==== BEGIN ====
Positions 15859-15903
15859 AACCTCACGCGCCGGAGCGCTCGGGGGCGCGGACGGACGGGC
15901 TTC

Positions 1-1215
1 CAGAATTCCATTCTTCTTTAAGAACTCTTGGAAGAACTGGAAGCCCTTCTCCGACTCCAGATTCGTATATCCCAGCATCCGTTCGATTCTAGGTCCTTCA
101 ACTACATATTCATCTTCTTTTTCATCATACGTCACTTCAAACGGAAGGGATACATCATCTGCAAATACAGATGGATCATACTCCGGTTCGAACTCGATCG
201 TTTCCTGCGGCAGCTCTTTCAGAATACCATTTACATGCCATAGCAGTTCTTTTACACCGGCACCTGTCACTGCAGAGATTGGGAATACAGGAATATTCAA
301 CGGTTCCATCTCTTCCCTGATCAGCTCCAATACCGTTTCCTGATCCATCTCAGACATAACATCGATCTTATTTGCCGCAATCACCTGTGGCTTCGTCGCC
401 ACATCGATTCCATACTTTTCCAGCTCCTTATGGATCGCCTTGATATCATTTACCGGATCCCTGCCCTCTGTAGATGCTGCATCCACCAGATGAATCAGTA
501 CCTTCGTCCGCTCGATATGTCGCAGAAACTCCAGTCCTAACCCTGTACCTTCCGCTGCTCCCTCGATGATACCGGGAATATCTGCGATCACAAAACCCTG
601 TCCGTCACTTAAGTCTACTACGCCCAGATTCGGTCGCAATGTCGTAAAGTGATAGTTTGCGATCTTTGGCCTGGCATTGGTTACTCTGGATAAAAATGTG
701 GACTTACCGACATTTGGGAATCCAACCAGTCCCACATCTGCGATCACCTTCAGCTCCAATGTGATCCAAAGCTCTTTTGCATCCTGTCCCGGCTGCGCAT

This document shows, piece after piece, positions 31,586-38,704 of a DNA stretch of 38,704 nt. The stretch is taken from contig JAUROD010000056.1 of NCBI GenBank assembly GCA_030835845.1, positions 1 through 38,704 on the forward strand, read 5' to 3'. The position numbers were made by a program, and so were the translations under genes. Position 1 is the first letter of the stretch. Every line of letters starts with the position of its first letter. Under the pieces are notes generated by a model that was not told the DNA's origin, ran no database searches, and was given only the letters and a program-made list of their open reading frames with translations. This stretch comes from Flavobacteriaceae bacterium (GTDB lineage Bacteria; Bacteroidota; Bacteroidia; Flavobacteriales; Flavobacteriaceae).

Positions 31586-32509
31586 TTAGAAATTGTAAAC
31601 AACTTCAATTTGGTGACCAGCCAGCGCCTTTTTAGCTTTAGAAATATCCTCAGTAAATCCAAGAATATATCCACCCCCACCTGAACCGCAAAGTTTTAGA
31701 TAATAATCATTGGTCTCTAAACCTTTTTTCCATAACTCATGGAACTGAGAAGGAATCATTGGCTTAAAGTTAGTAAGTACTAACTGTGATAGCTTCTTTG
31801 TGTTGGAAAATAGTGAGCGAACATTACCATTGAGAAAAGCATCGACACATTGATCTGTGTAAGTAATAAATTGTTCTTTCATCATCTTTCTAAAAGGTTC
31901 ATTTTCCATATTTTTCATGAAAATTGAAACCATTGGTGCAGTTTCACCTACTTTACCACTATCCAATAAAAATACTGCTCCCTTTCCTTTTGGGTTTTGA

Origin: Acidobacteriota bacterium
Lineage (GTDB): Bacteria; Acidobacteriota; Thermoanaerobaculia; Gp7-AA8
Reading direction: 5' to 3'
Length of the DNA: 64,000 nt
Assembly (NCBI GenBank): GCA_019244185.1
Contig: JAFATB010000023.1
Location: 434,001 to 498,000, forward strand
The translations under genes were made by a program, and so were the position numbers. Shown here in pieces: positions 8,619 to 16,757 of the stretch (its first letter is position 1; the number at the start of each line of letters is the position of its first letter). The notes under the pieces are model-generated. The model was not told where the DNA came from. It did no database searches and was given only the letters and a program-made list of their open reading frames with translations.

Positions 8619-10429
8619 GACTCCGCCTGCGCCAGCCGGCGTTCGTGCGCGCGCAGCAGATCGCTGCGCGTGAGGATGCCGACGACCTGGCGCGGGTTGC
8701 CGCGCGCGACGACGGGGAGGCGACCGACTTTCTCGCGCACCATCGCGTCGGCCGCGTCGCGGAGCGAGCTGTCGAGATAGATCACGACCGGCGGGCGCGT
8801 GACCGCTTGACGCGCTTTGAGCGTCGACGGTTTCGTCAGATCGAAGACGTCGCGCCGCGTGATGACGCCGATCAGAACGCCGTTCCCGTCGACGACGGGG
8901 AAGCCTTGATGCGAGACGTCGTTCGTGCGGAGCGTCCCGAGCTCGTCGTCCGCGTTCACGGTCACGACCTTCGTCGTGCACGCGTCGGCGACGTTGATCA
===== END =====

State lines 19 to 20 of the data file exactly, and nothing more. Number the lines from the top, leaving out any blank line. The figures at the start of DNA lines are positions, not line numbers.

31901 ATTTTCCATATTTTTCATGAAAATTGAAACCATTGGTGCAGTTTCACCTACTTTACCACTATCCAATAAAAATACTGCTCCCTTTCCTTTTGGGTTTTGA

Origin: Acidobacteriota bacterium